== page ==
The Car Bubble … and Cash for Clunkers II?

A guy who smokes meth can pull a week of 15 hour days. But come next week… .

That’s how artificial “incentives” work on the economy. On the macro level, it is the Boom – and Bust – business cycle, whose unnatural peaks and valleys are caused by manipulation of money and credit, which causes excessive and unwarranted “investment” that – inevitably – leads to a downturn (or even a crash) when the artificially induced supply is disproportionate to demand. The housing bubble of the early 2000s is an obvious example of this.

Cash for Clunkers (same era) is another – and its unfortunate effects are just now beginning to become obvious. Against the State: An ... Llewellyn H. Rockwell Jr. Best Price: $9.94 Buy New $9.95 (as of 10:40 EDT - Details)

As with housing in the early 2000s, the federal government decided it would be a good idea to “stimulate” new car sales by enacting a program that paid people to throw away perfectly good used cars. The idea being that they would then buy new cars to replace the ones thrown away.

Many (but not all, bear with) did so. This created a boom in new cars sales. Not only because there were fewer good used cars available, but also because the ones that remained had gone up considerably in price due to (wait for it) limited supply. This artificial scarcity, in turn, became the artificial incentive to buy a new car.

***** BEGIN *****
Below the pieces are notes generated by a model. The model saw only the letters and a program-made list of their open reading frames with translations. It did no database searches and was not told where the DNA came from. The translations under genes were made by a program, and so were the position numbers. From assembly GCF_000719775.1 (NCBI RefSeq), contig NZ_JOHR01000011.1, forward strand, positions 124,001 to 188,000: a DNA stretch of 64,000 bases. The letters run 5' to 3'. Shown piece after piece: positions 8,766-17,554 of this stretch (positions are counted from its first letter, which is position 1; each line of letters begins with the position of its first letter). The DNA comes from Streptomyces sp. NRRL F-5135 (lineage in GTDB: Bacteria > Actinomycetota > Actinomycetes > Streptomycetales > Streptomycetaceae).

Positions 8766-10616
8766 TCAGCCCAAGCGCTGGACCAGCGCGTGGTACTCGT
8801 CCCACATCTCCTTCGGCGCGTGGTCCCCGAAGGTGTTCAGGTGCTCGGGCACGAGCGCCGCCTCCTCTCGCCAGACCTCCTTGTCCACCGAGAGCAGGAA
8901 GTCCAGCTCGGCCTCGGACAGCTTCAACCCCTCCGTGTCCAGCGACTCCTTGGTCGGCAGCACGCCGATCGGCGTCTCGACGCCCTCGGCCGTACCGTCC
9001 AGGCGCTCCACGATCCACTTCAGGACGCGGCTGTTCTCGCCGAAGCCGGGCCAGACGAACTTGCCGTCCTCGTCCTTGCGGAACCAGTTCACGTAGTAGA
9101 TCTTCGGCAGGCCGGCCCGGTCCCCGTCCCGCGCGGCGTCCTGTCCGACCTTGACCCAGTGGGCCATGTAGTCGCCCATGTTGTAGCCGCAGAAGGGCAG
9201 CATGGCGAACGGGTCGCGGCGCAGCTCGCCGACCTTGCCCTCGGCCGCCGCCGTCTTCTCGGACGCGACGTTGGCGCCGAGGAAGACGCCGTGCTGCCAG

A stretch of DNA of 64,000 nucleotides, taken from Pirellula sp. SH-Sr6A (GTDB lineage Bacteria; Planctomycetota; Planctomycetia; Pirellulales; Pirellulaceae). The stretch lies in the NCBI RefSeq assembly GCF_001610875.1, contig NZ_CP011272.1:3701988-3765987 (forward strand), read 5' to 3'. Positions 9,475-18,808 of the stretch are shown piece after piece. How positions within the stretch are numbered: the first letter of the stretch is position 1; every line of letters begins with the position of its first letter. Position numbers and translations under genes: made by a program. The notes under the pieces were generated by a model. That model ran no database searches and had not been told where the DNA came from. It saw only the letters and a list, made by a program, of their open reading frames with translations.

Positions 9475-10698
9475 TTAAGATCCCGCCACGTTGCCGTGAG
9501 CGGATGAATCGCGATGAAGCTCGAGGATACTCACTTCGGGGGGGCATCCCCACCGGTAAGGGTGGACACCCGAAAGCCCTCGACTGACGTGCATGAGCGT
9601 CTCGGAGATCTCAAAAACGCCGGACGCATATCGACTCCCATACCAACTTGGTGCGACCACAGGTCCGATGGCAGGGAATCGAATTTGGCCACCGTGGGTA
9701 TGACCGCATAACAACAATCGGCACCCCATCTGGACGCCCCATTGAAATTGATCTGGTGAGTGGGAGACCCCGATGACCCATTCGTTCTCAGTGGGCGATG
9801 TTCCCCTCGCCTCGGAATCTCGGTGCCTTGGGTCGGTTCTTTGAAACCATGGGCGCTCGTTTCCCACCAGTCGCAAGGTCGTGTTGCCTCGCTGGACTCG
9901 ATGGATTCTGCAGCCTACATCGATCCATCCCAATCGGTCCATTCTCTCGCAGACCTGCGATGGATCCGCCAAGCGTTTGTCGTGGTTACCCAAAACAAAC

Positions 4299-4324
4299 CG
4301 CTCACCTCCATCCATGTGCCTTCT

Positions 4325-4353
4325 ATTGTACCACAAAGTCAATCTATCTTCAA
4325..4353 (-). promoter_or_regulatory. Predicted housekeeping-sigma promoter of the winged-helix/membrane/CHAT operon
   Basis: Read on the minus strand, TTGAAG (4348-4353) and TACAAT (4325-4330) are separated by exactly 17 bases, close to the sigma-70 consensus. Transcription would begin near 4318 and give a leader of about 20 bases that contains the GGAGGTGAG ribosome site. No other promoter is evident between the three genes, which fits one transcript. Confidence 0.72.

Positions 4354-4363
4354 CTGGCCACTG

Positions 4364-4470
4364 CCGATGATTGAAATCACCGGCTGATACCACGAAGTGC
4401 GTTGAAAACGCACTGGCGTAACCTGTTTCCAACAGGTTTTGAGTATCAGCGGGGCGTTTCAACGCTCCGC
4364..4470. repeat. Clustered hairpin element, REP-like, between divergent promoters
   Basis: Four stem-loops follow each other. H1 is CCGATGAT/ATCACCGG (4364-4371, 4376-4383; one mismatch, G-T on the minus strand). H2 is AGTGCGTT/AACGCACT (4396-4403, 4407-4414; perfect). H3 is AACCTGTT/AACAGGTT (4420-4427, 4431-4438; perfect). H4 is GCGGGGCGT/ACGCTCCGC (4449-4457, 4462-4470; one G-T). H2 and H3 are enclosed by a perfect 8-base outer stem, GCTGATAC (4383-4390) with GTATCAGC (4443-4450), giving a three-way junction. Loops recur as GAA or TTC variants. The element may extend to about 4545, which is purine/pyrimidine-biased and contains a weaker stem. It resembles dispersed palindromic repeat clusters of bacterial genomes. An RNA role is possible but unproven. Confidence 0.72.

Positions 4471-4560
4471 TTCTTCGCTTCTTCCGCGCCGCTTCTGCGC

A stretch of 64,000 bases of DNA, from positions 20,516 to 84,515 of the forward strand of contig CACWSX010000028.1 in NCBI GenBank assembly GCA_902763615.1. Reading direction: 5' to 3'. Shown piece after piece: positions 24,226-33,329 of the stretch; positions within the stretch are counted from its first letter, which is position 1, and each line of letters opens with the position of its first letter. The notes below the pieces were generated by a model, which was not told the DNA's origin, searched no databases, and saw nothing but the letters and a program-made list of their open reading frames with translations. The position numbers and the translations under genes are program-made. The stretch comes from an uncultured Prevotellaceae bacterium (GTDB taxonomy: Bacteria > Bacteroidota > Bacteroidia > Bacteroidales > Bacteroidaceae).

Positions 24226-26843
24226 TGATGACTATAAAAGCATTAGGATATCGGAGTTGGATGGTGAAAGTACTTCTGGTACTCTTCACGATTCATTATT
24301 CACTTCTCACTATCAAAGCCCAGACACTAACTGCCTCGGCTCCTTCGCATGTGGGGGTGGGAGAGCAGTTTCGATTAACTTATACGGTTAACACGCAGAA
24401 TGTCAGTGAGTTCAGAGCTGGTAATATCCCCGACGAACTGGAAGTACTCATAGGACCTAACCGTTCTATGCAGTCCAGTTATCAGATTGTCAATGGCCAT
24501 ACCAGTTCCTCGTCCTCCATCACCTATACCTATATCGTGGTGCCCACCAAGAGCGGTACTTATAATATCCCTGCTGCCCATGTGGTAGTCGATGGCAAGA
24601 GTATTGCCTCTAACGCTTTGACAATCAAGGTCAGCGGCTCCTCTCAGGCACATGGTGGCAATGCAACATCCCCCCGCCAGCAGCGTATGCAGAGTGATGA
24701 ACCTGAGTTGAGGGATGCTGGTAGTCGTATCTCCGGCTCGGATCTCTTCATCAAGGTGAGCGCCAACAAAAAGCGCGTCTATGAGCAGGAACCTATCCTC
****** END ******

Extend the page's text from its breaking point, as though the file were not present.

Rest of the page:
Actually, to take out a loan on a new car.

The remaining used cars  that survived Cash for Clunkers were still less expensive than a new car. But they were now expensive enough that few people could afford to plunk down cash for one. That meant financing – and the interest rates on a loan for a used car tend to be much higher while interest rates on a new car loan were (and still are) much lower.

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Another artificial incentive to “stimulate” the sale of the new over the used.

But even with low-interest financing, the cost of a new car is higher than ever. So high, in fact, that most people have to take out a six or even seven-year loan – the new normal – in order to make the monthly payments manageable.

The cost of new cars is high – the average new car sold for more than $30k last year – because of two factors, and they are in a very real  way additional artificial “incentives” that have distorted the car market to the point of absurdity. Clinton Cash: The Unto... Peter Schweizer Best Price: $1.29 Buy New $4.35 (as of 09:10 EDT - Details)

One, the government keeps piling on mandates – safety and emissions – which add parts or require new designs, none of which comes free and often comes very expensive. The VW Diesel Debacle is a case in point. We know now that the cost per car to make the “cheating” diesels meet Uncle’s mandates amounts to several thousand dollars per car – an amount so high that the cars are not worth “fixing” and so will be thrown away instead. And because the cost to make Uncle-compliant diesel is so high, VW has decided to make them no longer (see here).

Two, buyers want gadgets.

Even “economy” cars now come with or offer LCD touchscreens and power pretty much everything.

Which is fine – except people can’t really afford this. Or the mandated-by-Uncle equipment. Debt is necessary to make it all feasible… temporarily.

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